I’m a science teacher based in the UK, East or West Midlands depending on who you ask. From September this year I’ll be a Teaching and Learning Coach with the Stimulating Physics Network. I hold Chartered Science Teacher status, accredited by the Association for Science Education.

I’m also a husband, a father, a geek*, a reader, a writer, a climber, a walker and lots more besides. Just like a real person, in fact. (Don’t tell the students!)

This blog contains my personal opinions, not those of the Institute of Physics or any other employer. I use this blog to collect together and share my ideas about teaching in general, and science education in particular. It’s about ideas, not money.

I’m also passionate about problems with science communication, especially bad science, in the media. Some posts are about ideas, some include the resources I’ve produced; I probably average about six a month. Now that I’m effectively employed, at several steps removed, I’ll be avoiding the more political posts.

Please feel free to pinch anything that interests you and use it how you like – as long as you don’t sell it. I’m gradually adding Creative Commons Licences to the resources but in general, like everything else on the web, it’s here to be used. I’d really appreciate any feedback you have – and there are several ways you can do it, in order of preference:

  1. Comment on the post itself (first-timers have to be approved, after that it’s automatic).
  2. create a permanent record via GoogleForm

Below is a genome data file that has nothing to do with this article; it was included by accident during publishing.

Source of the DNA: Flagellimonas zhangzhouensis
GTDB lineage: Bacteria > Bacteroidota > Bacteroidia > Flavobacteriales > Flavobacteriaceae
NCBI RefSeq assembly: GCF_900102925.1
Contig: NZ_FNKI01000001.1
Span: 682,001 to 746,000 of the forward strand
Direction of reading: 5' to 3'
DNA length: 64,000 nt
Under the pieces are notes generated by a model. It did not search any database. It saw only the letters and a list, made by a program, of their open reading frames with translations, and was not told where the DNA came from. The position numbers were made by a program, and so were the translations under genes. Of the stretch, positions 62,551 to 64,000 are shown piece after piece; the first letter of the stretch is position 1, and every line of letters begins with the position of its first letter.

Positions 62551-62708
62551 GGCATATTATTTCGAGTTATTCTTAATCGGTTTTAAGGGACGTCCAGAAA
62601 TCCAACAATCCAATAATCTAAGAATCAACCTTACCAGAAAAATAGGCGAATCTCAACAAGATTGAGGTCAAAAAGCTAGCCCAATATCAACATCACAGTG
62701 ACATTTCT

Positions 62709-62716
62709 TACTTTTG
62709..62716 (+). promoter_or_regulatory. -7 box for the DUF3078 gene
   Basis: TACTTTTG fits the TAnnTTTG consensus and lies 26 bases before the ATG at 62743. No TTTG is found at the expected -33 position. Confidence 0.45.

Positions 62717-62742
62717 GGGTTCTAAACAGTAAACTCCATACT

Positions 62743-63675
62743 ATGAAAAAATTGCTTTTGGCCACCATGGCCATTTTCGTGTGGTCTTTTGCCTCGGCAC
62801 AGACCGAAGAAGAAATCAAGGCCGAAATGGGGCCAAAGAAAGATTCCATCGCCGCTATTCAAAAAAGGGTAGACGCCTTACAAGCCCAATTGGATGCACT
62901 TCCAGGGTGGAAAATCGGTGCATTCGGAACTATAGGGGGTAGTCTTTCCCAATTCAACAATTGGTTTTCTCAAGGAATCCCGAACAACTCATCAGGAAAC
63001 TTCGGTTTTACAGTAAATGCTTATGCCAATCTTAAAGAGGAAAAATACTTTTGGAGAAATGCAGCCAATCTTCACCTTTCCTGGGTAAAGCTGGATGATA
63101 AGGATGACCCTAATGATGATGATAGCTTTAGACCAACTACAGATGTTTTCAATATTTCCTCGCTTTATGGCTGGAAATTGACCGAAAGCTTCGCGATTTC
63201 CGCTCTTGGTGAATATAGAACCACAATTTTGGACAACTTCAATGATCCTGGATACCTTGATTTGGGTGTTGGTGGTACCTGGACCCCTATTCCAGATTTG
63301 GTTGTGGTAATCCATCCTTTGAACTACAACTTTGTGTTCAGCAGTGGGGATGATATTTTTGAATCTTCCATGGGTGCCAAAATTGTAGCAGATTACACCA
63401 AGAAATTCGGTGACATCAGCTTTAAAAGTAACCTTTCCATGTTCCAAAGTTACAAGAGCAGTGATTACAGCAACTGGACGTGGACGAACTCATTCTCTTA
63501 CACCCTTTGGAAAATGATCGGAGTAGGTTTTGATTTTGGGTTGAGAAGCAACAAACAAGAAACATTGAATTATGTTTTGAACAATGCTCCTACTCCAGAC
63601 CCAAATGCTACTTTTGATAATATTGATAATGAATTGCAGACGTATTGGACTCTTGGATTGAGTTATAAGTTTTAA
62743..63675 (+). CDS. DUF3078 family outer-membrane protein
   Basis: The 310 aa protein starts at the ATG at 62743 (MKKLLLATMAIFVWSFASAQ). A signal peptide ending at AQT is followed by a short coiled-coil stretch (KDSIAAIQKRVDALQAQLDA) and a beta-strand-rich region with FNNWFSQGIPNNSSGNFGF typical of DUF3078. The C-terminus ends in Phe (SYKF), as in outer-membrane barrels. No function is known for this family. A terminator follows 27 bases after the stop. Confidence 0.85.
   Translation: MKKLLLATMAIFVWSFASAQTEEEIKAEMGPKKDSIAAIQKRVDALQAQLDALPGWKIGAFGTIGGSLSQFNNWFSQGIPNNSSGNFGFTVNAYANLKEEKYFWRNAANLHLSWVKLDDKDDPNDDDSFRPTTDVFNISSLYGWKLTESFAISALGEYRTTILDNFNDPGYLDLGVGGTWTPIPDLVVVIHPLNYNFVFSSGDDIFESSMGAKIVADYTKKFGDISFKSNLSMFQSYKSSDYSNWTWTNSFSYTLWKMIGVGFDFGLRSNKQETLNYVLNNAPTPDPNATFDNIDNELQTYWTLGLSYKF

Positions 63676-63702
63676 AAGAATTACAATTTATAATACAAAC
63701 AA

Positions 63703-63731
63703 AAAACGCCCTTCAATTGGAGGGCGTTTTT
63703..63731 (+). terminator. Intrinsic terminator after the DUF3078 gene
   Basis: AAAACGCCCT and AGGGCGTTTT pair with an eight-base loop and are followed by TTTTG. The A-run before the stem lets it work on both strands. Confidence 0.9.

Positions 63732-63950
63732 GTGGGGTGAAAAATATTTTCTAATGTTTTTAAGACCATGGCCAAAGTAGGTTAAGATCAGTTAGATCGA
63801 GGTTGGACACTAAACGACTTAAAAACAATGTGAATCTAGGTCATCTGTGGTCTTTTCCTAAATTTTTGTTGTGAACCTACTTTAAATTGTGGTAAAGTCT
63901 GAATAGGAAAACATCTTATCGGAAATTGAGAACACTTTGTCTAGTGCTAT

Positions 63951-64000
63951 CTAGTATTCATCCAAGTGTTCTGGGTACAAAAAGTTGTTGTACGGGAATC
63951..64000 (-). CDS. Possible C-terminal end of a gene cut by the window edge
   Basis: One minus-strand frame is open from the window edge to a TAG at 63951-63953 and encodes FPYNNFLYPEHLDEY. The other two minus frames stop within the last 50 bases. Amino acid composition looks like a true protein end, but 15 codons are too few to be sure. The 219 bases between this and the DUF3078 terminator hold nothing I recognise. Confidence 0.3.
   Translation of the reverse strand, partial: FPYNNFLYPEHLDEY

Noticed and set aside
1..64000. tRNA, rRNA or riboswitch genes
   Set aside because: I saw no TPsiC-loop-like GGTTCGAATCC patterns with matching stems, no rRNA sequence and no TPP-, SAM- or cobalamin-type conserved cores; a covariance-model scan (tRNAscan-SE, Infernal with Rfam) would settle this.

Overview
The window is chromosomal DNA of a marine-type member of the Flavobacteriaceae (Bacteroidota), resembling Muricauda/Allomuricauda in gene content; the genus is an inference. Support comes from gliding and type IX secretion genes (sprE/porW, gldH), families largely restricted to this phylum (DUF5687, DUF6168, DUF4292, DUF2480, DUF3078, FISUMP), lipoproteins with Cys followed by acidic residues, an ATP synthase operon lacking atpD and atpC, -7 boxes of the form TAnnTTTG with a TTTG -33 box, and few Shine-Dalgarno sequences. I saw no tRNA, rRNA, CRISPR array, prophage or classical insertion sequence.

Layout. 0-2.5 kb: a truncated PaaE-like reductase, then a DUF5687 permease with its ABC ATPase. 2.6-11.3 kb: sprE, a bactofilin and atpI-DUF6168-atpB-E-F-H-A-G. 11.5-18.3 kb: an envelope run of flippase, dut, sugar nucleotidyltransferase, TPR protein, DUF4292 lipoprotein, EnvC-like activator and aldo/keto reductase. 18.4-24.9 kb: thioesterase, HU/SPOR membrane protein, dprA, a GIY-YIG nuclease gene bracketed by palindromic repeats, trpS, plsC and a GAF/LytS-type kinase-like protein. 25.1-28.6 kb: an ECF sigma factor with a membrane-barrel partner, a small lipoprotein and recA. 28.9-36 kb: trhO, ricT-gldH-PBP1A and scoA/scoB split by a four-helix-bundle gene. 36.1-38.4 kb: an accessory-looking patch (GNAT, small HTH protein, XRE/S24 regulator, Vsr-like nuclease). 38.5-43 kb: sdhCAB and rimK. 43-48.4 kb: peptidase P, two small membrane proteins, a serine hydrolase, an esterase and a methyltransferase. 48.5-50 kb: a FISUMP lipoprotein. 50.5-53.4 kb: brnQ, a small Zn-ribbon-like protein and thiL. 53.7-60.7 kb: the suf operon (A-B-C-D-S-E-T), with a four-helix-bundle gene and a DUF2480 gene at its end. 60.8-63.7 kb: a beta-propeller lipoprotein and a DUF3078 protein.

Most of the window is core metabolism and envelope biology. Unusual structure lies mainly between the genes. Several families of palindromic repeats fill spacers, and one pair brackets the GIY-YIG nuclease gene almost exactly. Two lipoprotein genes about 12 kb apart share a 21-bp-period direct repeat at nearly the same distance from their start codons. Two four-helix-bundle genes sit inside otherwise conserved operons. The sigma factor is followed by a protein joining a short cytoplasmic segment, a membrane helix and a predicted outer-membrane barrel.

3. reach me on Twitter where I’m @teachingofsci
  4. email me at teachingofscience@gmail.com


*I’m a geek, not a nerd. A geek wonders what sex in space would be like. A nerd wonders what sex would be like.

4 Responses to “About”

  1. 1 Chad

    Very good website, full of useful information and thoroughly enjoyed browsing it. Do u have any good ideas or chemistry experiments that produce a good demonstration or big bang or nice display of colour?

    • 2 IanH

      It really depends on what you want to show, and for what age group.

      Sprinkling flour over a bunsen flame is very impressive to show combustion, for example – but make sure the ceiling is high enough!
      Group 1 metals in water are fairly colourful, or use a garden sprayer for metal salts to get colourful flames (yellow for sodium etc).
      Producing ethene gas bubbles, using pipes and detergent, gives good exploding bubbles.
      H2 gas is also dramatic if you collect enough and has the advantage the kids can do the experiment on a smaller scale if you want, reacting Mg with HCl.

      Practical Chemistry is a good place to check out…

      • 3 Science Learning Centres

        @Chad. We run a range of courses around demonstrations for teachers and technicians. Have a searh through our courses at http://www.sciencelearningcentres.org.uk.

        If you have a look at our blog you will also find a range of video demonstrations which may also be helpful.

    • I have produced lists of resources for demonstrations for chemistry, physics and biology, with some really spectacular chemistry demos explained. Most of the resources in the lists are vidoes so you can see how the demo should be carried out. The link to each list can be found in this blog on the National STEM Centre website:


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